PhRMA Lobbying Power Topples the World

Dr. Doug Walta, recently retired chief executive of clinical programs, physician strategy, outreach and diversity for Providence Health & Services painted a bleak picture for Portland State University and Oregon Health Sciences University students preparing for careers in healthcare at a recent Institute for Healthcare Improvement Open School lecture.

The Lund Report, November 24, 2015
by Jan Johnson

America provides the world’s highest-priced care with the lowest life expectancy of developed countries, with half of all bankruptcies related to healthcare costs, while one in seven Medicare beneficiaries is harmed while hospitalized, Dr. Douglas Walta told students last week.

With 18 percent of GDP spent on healthcare, less money is available for schools, roads or other public goods. “We are a parasite taking it from everybody,” Walta said.

Trends portend a bleaker future still. “PhRMA has the most powerful lobby in the world,” controlling drug prices that even the federal government cannot negotiate, Walda said. “Universities have to sell their souls to the drug companies” because federal grant funding is largely gone.

Drug makers can charge $100,000 a year for a prostrate drug that doesn’t increase life expectancy. Hepatitis C drugs do cure the disease but “might break Oregon’s bank,” considering the number of cases in the state.

Only one in seven workers in the US is within a normal weight range, and rising obesity brings a cascade of vascular disease, joint disease and renal failure, Walta said.

The students themselves were less pessimistic.


U.S. Spends Too Little on Public Health Initiatives: Report

Just $251 per person goes annually toward programs to prevent costly chronic diseases

[Note: Thanks to Betty Johnson and Ida Heilander for forwarding this report. The U.S. National Prevention, Health Promotion, and Public Health Council has yet to be funded.]

US News: HealthDay April 10, 2012

TUESDAY, April 10 (HealthDay News) -- The United States needs to spend more on its chronically underfunded public health system and use that money more efficiently, according to an Institute of Medicine report released Tuesday.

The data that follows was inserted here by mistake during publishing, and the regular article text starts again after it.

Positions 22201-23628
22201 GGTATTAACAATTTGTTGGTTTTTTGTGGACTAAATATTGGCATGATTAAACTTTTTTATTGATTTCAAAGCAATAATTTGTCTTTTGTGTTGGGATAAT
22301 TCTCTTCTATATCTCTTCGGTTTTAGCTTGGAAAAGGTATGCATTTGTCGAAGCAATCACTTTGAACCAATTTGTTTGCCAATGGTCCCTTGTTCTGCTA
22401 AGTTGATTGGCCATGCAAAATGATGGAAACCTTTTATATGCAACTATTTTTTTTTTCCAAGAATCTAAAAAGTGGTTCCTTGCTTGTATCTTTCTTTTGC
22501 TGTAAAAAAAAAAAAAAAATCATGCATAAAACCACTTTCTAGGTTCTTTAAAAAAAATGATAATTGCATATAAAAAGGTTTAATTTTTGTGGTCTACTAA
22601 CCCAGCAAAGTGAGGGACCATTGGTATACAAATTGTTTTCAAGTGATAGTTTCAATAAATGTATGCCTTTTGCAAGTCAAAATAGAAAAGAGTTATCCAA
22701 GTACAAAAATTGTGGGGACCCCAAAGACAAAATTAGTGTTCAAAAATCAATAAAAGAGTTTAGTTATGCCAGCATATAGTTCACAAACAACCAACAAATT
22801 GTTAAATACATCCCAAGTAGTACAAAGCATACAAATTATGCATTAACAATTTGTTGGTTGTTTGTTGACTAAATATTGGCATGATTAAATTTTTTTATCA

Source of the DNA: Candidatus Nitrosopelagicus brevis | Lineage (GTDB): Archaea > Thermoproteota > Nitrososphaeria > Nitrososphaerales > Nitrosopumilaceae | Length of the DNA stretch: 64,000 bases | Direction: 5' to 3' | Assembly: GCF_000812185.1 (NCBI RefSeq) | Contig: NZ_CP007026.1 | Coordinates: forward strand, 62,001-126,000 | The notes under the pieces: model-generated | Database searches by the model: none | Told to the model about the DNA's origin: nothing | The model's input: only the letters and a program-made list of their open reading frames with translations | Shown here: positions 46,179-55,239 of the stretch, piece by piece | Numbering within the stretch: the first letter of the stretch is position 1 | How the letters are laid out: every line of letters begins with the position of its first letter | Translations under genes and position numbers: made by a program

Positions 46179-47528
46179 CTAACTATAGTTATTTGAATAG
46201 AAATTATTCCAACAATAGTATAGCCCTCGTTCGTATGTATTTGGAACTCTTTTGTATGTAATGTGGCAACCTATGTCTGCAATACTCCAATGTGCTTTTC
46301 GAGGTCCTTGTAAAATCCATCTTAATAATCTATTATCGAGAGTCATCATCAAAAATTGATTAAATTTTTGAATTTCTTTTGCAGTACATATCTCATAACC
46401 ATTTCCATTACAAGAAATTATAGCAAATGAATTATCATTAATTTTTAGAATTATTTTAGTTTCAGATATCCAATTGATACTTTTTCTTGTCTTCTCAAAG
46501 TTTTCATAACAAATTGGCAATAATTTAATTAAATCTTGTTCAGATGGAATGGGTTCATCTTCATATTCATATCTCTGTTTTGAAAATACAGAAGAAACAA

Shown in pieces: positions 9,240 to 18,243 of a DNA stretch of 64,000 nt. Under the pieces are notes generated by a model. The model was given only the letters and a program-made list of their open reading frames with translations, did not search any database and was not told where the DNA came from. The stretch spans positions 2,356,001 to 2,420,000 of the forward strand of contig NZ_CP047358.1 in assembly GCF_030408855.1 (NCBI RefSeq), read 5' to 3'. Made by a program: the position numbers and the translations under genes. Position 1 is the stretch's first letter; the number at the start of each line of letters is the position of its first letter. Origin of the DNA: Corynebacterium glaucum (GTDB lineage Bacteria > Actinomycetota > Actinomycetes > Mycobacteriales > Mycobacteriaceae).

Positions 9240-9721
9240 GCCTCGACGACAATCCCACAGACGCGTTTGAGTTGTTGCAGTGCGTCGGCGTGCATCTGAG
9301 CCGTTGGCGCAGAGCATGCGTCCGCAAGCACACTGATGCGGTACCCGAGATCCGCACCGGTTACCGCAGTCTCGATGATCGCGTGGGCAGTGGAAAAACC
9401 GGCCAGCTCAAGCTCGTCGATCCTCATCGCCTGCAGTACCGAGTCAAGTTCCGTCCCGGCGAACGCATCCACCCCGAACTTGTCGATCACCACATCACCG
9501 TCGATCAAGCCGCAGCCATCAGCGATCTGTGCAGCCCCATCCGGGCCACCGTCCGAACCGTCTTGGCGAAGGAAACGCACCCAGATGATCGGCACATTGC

The United States spends more on health than any other nation -- nearly $2.5 trillion in 2009 -- but has lower scores on life expectancy, infant survival and other indicators of population health than other wealthy nations, according to the report.

Public health department initiatives, services and expertise can help prevent or decrease rates of chronic diseases that account for the bulk of rising U.S. health spending, the authors report.

However, only 3.1 percent of U.S. health spending went to government-administered public health in 2009, according to the U.S. Centers for Medicare and Medicaid's National Health Expenditure Accounts. That works out to $251 per person in public health spending, compared with $8,086 per person in medical care spending.

The report calls for the U.S. Department of Health and Human Services to establish new goals for life expectancy and per-person health spending. The hope is that setting targets will motivate public health and medical care professionals to work together to maximize the value of health spending, and that public health skills and knowledge are used to address some of the biggest issues facing the larger health care system, such as the unnecessary use of medical procedures.

To achieve efficient use of public health dollars, the report recommended that the U.S. National Prevention, Health Promotion, and Public Health Council -- created by the Affordable Care Act -- should establish the minimum level of public health services every community should receive from its state and local health departments.


Experts predict sharp premium increases for Medicare drug plan

PBS News Hour: The Rundown, November 22, 2015
bY Ricardo Alonso-Zaldivar, Associated Press 

WASHINGTON — With time running out on open enrollment season, many seniors are facing sharply higher premiums for Medicare’s popular prescription drug program. The reason: rising drug costs have overtaken a long stretch of stable premiums.

Beneficiaries have until Dec. 7 to see if there’s a lower-cost plan that will cover their medications in 2016. Consumer advocates and experts say it will pay to shop around this sign-up season.

“Premiums are going up. Deductibles are going up,” said Tricia Neuman, a Medicare expert with the nonpartisan Kaiser Family Foundation. “There is some potential to save a lot of money by switching plans.

Government spending on the program also has risen significantly, driven by pricey new drugs, notably for hepatitis C infection. The cost for the hepatitis drugs in the Medicare program is expected to be $9.2 billion this year, a near doubling from 2014. Because of the prescription program’s financial structure, taxpayers cover most of the cost for expensive medications. Three out of four adults infected with hepatitis C are baby boomers, the group now entering Medicare.”